Most household glues, such as Elmer's Glue-All, are not poisonous. However, household glue poisoning can occur when someone breathes in glue fumes on purpose in an attempt to get high. Industrial-strength glue is most dangerous.
This article is for information only. DO NOT use it to treat or manage an actual poison exposure. If you or someone you are with has an exposure, call your local emergency number (such as 911), or your local poison center can be reached directly by calling the national toll-free Poison Help hotline (1-800-222-1222) from anywhere in the United States.
The harmful ingredients in glue are:
Household glues contain these substances. Other glues may contain other substances.
Symptoms of breathing in (sniffing) glue fumes may include:
Severe poisonings (swallowing large amounts) from swallowing glue may lead to blockage of the gastrointestinal tract (from stomach to intestines), which causes abdominal pain, nausea and vomiting.
Get medical help right away. DO NOT make the person throw up unless poison control or a health care provider tells you to. If the person breathed in glue fumes, move them to fresh air right away.
Have this information ready:
Your local poison control center can be reached directly by calling the national toll-free Poison Help hotline (1-800-222-1222) from anywhere in the United States. This national hotline number will let you talk to experts in poisoning. They will give you further instructions.
This is a free and confidential service. All local poison control centers in the United States use this national number. You should call if you have any questions about poisoning or poison prevention. It does NOT need to be an emergency. You can call for any reason, 24 hours a day, 7 days a week.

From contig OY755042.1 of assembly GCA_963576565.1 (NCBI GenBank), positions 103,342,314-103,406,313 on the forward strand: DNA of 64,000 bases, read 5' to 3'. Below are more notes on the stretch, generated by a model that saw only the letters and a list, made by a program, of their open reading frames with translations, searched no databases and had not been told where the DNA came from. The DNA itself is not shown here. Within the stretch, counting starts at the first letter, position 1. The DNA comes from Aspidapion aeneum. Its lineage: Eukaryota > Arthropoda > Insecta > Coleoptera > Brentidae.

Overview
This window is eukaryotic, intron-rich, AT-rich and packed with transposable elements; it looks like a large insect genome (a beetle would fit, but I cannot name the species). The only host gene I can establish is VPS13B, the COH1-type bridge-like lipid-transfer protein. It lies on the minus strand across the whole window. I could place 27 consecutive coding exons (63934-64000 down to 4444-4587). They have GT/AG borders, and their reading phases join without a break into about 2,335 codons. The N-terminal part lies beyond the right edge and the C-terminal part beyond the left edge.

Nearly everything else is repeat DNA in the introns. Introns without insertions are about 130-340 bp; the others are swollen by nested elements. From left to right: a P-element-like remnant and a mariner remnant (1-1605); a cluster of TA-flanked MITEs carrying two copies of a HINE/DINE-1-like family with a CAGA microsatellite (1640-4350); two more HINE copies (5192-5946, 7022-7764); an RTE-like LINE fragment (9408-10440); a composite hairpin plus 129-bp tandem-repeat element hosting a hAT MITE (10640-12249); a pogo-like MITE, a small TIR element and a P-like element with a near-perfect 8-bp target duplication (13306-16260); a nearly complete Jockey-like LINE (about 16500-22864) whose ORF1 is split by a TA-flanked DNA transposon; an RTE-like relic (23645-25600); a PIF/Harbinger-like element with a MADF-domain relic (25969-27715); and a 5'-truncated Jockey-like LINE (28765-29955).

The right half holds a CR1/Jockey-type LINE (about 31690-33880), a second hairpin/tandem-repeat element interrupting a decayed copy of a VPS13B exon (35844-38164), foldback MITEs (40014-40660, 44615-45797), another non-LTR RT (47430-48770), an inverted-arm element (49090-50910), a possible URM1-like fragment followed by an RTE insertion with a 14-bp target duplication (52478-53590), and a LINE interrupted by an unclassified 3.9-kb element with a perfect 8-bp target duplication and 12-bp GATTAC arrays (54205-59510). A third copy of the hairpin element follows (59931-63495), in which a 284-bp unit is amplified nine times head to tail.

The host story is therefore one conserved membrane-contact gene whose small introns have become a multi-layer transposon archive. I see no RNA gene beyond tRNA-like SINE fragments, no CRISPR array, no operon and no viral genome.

Take the container to the hospital with you, if possible.
The provider will measure and monitor the person's vital signs, including temperature, pulse, breathing rate, and blood pressure.
Tests that may be done include:
In severe cases, treatment may include:
How well someone does depends on how severe the poisoning is and how quickly treatment is received. The faster medical help is given, the better the chance for recovery.
Because household glue is fairly nonpoisonous, recovery is likely. However, heart, kidney, brain, and liver damage are possible from long-term poisoning.
Reviewed By: Jacob L. Heller, MD, MHA, Emergency Medicine, Emeritus, Virginia Mason Medical Center, Seattle, WA. Also reviewed by David Zieve, MD, MHA, Medical Director, Brenda Conaway, Editorial Director, and the A.D.A.M. Editorial team.